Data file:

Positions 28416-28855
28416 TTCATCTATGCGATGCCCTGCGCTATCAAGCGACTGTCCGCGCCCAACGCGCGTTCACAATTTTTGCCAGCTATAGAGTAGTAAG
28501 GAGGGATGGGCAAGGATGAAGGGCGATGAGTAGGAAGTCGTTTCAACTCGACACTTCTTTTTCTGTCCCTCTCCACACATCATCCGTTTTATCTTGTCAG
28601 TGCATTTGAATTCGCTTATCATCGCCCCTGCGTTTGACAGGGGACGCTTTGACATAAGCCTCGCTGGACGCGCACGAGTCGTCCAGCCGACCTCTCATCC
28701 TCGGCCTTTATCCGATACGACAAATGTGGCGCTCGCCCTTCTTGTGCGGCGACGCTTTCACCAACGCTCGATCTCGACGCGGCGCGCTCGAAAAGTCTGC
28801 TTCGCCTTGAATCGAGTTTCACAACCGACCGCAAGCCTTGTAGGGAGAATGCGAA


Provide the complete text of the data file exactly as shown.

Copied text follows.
Positions 28416-28855
28416 TTCATCTATGCGATGCCCTGCGCTATCAAGCGACTGTCCGCGCCCAACGCGCGTTCACAATTTTTGCCAGCTATAGAGTAGTAAG
28501 GAGGGATGGGCAAGGATGAAGGGCGATGAGTAGGAAGTCGTTTCAACTCGACACTTCTTTTTCTGTCCCTCTCCACACATCATCCGTTTTATCTTGTCAG
28601 TGCATTTGAATTCGCTTATCATCGCCCCTGCGTTTGACAGGGGACGCTTTGACATAAGCCTCGCTGGACGCGCACGAGTCGTCCAGCCGACCTCTCATCC
28701 TCGGCCTTTATCCGATACGACAAATGTGGCGCTCGCCCTTCTTGTGCGGCGACGCTTTCACCAACGCTCGATCTCGACGCGGCGCGCTCGAAAAGTCTGC
28801 TTCGCCTTGAATCGAGTTTCACAACCGACCGCAAGCCTTGTAGGGAGAATGCGAA